Building the Homeland Security Enterprise: States Must Lead Emergency Management Efforts
Recorded on August 18, 2009
Location: The Heritage Foundation's Allison Auditorium
Over the last seventeen years, there has been an increasing
tendency by states to look to the federal government for help with
natural disasters no matter how small. As FEMA spends every
2.8 days on a new declaration, its resources are stretched thin,
which undermines preparedness activities for nationally
catastrophic events. At the same time, with Washington, D.C.
paying, states divert emergency management funding to other more
chronic issues like education, transportation, and welfare.
This trend only ensures that the country will be unprepared and
unable to respond effectively to the next major catastrophe.
U.S. Department of Homeland Security Secretary Janet Napolitano
recently commented on the importance of federalism in protecting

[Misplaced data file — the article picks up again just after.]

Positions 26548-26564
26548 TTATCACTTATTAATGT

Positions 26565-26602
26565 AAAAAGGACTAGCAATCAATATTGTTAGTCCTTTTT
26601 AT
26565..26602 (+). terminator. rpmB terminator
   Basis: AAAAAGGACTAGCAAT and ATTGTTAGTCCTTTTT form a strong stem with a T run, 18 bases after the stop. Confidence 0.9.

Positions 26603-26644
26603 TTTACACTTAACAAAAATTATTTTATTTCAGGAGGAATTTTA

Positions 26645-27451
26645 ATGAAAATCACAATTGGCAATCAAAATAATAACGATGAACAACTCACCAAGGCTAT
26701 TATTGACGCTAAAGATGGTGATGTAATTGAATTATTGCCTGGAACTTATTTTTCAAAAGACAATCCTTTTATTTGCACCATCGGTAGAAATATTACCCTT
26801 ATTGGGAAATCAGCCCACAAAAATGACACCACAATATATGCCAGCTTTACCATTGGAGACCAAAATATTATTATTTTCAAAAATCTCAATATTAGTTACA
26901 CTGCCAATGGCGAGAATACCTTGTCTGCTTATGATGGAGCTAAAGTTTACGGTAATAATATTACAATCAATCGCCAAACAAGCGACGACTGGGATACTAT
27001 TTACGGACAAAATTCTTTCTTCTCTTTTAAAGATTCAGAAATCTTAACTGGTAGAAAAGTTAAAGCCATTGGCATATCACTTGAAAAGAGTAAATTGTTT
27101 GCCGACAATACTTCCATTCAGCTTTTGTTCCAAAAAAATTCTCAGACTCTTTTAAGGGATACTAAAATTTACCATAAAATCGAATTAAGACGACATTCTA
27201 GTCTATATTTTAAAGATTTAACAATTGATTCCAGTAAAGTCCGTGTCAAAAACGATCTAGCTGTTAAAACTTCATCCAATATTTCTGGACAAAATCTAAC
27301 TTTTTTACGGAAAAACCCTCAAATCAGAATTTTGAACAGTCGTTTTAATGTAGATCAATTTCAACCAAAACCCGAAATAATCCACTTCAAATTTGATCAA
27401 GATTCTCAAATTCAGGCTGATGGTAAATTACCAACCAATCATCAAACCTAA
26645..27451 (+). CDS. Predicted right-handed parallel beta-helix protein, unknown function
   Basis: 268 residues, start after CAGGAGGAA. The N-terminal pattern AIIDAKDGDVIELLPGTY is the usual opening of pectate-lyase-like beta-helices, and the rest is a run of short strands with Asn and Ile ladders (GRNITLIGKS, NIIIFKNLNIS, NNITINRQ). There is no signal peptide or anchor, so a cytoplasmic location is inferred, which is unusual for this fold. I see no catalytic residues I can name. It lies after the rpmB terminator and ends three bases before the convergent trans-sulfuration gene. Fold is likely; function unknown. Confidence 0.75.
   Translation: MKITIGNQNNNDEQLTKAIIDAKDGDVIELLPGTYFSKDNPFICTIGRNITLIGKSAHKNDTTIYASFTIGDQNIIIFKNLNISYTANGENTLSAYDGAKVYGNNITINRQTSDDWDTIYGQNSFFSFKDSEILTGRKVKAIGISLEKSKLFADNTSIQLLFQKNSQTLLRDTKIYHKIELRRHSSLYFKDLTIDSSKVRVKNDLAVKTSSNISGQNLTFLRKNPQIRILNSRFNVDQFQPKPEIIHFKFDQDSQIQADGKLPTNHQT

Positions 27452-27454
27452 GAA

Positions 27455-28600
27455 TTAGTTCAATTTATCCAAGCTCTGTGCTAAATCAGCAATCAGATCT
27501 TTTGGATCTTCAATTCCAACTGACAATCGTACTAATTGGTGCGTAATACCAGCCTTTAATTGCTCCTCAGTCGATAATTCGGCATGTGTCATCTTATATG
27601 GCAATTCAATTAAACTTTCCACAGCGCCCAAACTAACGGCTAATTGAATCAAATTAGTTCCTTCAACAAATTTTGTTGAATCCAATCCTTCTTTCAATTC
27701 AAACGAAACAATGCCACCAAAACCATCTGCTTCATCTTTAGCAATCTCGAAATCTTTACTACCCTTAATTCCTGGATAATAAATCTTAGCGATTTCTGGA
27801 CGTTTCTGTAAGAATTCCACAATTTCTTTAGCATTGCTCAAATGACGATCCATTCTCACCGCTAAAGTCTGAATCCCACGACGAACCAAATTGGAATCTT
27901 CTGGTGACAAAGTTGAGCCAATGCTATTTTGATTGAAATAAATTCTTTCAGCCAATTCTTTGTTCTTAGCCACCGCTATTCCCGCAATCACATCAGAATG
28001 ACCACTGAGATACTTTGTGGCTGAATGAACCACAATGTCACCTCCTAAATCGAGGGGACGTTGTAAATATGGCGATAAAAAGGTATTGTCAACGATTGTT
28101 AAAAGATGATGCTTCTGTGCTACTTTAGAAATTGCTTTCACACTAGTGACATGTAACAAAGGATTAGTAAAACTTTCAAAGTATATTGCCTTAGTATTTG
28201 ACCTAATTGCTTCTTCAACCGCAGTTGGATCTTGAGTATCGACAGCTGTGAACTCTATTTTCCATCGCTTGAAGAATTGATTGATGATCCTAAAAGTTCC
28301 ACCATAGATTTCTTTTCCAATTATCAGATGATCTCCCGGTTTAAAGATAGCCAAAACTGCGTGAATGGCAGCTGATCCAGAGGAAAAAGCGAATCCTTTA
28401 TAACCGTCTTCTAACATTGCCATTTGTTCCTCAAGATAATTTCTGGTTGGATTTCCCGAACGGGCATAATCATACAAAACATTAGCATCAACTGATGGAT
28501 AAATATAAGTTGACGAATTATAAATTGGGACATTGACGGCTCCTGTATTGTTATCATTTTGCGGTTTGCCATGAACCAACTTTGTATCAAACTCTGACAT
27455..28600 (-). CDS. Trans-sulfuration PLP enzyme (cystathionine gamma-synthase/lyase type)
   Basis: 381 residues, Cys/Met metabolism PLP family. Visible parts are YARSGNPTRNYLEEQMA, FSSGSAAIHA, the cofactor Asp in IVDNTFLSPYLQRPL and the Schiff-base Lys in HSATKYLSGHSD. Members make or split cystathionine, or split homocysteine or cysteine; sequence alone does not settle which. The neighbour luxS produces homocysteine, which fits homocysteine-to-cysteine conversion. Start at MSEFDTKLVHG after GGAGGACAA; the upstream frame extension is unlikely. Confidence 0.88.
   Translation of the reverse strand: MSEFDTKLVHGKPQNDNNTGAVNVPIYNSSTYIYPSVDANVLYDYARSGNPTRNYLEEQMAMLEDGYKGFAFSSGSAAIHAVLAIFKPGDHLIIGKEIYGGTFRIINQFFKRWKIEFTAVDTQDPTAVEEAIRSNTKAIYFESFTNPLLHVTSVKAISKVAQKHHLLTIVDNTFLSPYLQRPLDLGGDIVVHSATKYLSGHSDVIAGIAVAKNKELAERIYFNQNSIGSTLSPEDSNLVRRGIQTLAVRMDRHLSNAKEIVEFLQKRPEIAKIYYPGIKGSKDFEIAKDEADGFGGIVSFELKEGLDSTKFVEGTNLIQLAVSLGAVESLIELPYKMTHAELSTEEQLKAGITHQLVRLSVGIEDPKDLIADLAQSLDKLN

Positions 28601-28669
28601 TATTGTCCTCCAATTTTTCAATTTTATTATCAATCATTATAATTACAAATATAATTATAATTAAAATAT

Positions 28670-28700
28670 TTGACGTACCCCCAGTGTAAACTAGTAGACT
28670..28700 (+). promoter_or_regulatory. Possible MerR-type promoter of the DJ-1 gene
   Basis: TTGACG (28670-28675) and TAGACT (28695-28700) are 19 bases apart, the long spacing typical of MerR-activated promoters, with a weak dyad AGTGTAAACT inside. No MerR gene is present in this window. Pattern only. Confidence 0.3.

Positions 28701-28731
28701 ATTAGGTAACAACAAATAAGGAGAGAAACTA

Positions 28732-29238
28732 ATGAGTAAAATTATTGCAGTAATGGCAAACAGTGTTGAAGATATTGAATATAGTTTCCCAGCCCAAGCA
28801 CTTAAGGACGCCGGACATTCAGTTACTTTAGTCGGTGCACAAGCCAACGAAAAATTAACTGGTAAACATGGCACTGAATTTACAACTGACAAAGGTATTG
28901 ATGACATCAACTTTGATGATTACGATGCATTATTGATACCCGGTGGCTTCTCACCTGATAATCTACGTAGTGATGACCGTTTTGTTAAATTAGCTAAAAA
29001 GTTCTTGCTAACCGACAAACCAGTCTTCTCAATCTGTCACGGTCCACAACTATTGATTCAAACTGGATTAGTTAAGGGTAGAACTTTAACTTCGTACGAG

America. Having trumpeted the importance of federalism, we
couldn't agree more with Secretary Napolitano that states and
localities play the crucial role in America's disaster response
efforts. Please join us as Nancy Dragani, President of the
National Emergency Management Association and Director of the Ohio
Emergency Management Agency, speaks on the role of state and local
governments in disaster response, and what necessary steps must be
taken to ensure that we adhere more fully to the maxim: "All
disasters are local."